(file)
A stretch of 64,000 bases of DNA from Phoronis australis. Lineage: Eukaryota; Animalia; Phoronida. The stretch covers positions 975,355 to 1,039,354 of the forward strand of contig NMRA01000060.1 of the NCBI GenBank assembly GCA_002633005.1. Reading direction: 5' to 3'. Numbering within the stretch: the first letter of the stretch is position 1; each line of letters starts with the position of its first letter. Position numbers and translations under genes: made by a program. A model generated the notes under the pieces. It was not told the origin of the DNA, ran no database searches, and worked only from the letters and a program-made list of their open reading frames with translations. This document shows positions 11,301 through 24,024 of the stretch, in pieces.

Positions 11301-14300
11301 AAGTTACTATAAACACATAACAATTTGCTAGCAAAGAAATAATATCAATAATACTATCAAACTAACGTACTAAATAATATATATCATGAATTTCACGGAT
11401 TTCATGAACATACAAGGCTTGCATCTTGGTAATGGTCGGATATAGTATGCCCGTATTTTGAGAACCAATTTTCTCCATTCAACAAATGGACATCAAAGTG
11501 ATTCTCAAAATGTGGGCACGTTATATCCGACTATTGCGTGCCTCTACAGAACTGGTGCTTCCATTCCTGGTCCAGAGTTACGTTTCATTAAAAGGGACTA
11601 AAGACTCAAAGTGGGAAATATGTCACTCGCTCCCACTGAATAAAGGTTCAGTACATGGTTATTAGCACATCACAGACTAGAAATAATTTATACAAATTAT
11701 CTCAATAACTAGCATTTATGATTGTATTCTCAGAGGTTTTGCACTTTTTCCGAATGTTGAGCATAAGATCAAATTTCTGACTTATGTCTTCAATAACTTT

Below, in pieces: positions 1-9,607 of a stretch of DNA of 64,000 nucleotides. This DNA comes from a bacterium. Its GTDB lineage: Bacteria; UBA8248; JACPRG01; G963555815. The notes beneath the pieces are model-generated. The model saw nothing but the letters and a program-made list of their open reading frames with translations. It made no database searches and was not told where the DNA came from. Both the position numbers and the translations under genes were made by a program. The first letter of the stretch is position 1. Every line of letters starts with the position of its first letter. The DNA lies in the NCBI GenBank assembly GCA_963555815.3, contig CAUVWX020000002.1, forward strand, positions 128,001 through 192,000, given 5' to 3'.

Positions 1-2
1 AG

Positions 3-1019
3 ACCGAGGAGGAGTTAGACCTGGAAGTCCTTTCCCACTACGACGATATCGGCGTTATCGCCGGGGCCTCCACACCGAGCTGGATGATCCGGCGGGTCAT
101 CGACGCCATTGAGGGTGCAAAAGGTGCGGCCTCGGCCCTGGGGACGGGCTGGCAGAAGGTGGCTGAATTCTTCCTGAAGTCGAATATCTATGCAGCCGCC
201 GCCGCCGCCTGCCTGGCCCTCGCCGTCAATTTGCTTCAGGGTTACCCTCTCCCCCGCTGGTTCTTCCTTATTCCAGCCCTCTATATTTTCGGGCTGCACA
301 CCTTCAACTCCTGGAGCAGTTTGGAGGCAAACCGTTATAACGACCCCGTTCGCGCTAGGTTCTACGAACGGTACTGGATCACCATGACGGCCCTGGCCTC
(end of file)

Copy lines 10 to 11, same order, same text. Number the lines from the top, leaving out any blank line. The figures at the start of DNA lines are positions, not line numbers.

1 AG

Positions 3-1019